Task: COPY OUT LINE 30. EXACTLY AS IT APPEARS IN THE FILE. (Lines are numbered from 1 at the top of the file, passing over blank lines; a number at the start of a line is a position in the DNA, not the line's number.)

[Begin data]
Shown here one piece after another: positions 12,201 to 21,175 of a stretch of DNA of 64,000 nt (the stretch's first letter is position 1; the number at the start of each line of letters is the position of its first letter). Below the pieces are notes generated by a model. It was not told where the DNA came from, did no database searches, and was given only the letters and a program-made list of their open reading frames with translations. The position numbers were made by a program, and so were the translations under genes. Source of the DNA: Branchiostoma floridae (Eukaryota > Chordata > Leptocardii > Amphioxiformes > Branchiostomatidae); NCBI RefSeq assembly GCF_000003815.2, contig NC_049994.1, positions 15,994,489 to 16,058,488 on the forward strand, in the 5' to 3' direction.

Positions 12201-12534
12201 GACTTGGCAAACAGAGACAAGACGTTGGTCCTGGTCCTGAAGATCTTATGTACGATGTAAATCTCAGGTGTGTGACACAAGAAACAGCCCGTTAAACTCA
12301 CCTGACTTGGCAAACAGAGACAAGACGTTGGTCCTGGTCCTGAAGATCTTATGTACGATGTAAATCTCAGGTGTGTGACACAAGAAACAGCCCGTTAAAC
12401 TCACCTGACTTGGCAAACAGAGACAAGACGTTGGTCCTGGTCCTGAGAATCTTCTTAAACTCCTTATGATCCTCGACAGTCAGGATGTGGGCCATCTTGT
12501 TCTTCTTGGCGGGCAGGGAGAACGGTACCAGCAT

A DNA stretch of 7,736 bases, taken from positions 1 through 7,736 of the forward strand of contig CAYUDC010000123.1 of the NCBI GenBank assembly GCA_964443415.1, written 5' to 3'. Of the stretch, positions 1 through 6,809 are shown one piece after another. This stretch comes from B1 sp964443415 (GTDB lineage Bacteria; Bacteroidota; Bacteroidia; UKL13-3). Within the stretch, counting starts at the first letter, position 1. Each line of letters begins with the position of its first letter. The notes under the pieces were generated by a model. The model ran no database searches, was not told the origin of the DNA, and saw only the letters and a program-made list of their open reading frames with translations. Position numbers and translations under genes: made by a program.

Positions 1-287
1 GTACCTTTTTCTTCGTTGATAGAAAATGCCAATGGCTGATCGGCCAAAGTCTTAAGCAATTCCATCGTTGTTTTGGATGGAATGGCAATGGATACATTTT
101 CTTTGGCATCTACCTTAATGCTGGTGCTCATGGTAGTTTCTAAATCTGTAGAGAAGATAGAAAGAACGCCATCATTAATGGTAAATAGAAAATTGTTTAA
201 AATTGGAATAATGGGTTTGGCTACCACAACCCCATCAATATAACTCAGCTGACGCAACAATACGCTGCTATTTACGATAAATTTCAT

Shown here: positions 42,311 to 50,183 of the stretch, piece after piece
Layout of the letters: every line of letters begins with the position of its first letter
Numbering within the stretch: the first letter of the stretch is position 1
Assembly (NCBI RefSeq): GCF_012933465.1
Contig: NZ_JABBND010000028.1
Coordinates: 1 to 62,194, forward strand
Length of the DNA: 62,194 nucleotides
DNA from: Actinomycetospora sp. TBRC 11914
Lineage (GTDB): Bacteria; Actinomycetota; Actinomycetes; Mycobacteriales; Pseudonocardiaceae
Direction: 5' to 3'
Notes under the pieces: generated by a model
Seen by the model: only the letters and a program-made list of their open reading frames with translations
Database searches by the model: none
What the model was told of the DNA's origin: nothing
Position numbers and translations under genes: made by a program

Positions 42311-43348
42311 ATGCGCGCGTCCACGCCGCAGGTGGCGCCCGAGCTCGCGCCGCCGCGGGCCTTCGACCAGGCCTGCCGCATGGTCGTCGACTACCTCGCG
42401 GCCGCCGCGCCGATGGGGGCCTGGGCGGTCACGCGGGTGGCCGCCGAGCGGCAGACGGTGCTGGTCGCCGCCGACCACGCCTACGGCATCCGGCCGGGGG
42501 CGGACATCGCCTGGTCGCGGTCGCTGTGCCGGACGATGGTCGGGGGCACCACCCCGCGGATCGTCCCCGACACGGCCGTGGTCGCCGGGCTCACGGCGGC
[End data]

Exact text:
42501 CGGACATCGCCTGGTCGCGGTCGCTGTGCCGGACGATGGTCGGGGGCACCACCCCGCGGATCGTCCCCGACACGGCCGTGGTCGCCGGGCTCACGGCGGC